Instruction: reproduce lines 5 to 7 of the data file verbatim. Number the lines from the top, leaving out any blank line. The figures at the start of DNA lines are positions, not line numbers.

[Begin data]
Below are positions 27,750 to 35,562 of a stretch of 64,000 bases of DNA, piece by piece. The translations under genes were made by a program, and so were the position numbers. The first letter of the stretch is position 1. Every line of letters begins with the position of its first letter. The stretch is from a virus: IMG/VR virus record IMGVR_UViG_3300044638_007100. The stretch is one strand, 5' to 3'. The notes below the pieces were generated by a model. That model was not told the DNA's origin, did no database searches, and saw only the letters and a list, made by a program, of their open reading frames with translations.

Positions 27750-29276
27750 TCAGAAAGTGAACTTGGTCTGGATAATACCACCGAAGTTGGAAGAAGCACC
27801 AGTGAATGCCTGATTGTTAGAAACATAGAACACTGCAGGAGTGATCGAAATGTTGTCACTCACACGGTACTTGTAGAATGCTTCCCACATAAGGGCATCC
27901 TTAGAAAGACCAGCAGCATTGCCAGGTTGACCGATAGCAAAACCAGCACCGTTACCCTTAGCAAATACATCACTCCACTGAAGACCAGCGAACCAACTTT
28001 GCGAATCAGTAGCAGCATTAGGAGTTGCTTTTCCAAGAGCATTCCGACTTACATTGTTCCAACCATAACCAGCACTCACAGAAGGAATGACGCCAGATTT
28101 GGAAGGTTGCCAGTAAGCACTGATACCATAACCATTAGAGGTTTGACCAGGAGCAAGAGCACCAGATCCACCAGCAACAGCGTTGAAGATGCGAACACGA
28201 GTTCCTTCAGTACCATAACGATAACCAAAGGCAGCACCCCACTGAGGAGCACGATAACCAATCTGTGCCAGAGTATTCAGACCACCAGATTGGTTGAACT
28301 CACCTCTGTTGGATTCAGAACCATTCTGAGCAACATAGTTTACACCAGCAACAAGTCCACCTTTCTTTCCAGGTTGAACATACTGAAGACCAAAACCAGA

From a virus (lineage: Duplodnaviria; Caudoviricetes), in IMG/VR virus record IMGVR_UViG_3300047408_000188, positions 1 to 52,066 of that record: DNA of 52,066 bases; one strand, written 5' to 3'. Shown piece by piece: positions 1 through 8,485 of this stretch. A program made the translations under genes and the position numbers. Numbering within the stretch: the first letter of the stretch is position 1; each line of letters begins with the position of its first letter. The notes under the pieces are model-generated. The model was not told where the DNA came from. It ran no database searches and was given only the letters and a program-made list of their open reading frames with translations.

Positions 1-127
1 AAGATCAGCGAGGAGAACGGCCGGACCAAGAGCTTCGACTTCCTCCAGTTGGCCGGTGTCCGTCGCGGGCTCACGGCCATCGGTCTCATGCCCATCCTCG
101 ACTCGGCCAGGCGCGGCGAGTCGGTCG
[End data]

27901 TTAGAAAGACCAGCAGCATTGCCAGGTTGACCGATAGCAAAACCAGCACCGTTACCCTTAGCAAATACATCACTCCACTGAAGACCAGCGAACCAACTTT
28001 GCGAATCAGTAGCAGCATTAGGAGTTGCTTTTCCAAGAGCATTCCGACTTACATTGTTCCAACCATAACCAGCACTCACAGAAGGAATGACGCCAGATTT
28101 GGAAGGTTGCCAGTAAGCACTGATACCATAACCATTAGAGGTTTGACCAGGAGCAAGAGCACCAGATCCACCAGCAACAGCGTTGAAGATGCGAACACGA